Ajax Amsterdam hosted VVV Venlo on Matchday 20 of the Eredivisie, resulting in a thoroughly one-sided match, if there ever was any. Ajax are second place in the league now, behind PSV Eindhoven. The defeat in De Klassiker last weekend caused them to drop points – valuable ones, considering their title aspirations. VVV Venlo had lost their last match as well – to Emmen, a team almost in the relegation zone. They’d been blowing hot and cold recently, having won two, lost two, and drawing one in their previous five games. Ajax, however, had a point to prove after the humiliation last weekend.
Ajax made two changes to their side from last weekend – Nicolás Tagliafico returned from his knee injury to take his place as the left-back. Daley Blind moved to his centre-back position taking Lisandro Magallán’s place while Rasmus Kristensen took up the right-back role as Noussair Mazraoui left the line-up following a minor hamstring injury.
VVV Venlo only made one change from their starting XI against Emmen – the Ghanian winger Johnatan Opoku made way for Jay-Roy Grot.
Ajax’s offensive mechanism
Ajax set up in a 4-2-3-1 with Lasse Schöne and Frenkie de Jong as the double pivot (Frenkie on the left). Donny van de Beek was playing slightly higher up as a #10 with Dušan Tadić played on the left wing, Hakim Ziyech on the right, and Kasper Dolberg as the striker. They held a very high line in an attempt to compress the playing area and making counter-pressing easier.
In possession, it is well-documented how Ajax use one of two build-up mechanisms depending upon the press faced by them – the key to both is de Jong’s positioning. Against Venlo, they had a side who were content with allowing them to have the ball. Due to this, De Jong would usually slot himself to the left of the centre-back pairing.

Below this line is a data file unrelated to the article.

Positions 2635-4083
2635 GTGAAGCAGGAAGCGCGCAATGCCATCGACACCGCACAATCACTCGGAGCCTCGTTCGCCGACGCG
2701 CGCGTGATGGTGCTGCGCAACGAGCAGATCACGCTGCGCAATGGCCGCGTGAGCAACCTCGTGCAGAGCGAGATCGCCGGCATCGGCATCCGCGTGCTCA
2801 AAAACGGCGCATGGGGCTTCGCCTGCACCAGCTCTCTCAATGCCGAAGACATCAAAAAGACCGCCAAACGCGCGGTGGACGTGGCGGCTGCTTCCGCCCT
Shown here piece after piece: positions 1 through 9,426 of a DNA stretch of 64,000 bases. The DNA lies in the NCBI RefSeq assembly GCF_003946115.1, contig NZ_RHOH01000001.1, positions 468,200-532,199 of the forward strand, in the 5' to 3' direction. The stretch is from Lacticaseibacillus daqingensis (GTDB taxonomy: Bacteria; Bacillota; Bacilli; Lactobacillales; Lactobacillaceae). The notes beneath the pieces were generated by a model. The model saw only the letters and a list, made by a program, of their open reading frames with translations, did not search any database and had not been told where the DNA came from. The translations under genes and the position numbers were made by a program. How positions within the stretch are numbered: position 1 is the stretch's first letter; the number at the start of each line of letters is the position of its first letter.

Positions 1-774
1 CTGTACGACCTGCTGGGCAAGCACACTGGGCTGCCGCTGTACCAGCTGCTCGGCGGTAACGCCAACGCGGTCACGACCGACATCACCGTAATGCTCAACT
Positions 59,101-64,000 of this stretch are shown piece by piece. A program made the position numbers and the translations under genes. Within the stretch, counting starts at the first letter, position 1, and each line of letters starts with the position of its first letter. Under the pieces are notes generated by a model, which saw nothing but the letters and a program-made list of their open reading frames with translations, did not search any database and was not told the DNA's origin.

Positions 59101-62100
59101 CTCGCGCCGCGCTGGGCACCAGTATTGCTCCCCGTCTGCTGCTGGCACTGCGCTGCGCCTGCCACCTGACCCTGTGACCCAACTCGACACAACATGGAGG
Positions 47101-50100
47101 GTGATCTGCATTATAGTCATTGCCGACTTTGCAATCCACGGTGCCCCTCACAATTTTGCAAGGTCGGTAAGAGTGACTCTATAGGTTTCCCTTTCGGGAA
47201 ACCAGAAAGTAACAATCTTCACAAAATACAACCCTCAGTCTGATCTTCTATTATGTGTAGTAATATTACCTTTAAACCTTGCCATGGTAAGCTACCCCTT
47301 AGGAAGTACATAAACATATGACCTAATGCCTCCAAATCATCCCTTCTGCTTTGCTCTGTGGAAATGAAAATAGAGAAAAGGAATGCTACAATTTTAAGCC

The singular presence of Mlapa as the only obstacle in their own third made it all too easy for Ajax to achieve the overload in the first phase. From there, de Jong would either drive forwards himself or play short passes with Tagliafico. Once in the final third, Tadić would drop to combine with both of them and using shrewd positional rotations and triangular passes, they’d look to release the full-back into space to drive crosses inside. The crosses were meant for Dolberg but Ajax increased their chances by sending in multiple runners into the Venlo box – Van de Beek, Tadić, and the far-sided winger – Ziyech.
The crossing didn’t bore much in terms of goals despite creating a number of chances – partly because Dolberg’s hold-up play needed some upgrade and also because the Venlo centrebacks – Jerold Promes and Nils Röseler were more-or-less successful in heading out the danger.
If this didn’t work out, they’d quickly switch the ball to the other side or recycle possession via the midfielders until an opportunity presented itself.
In the transition phase, Ajax employed a very intense ball-oriented counter-press. They’d fight for every second ball in the midfield and this almost always resulted in immediate ball-recovery. Ajax had a PPDA of 4.78 – a number signifying heavy press. This was further helped by Venlo’s defensive tactics(explained below).
Movements to break down the low block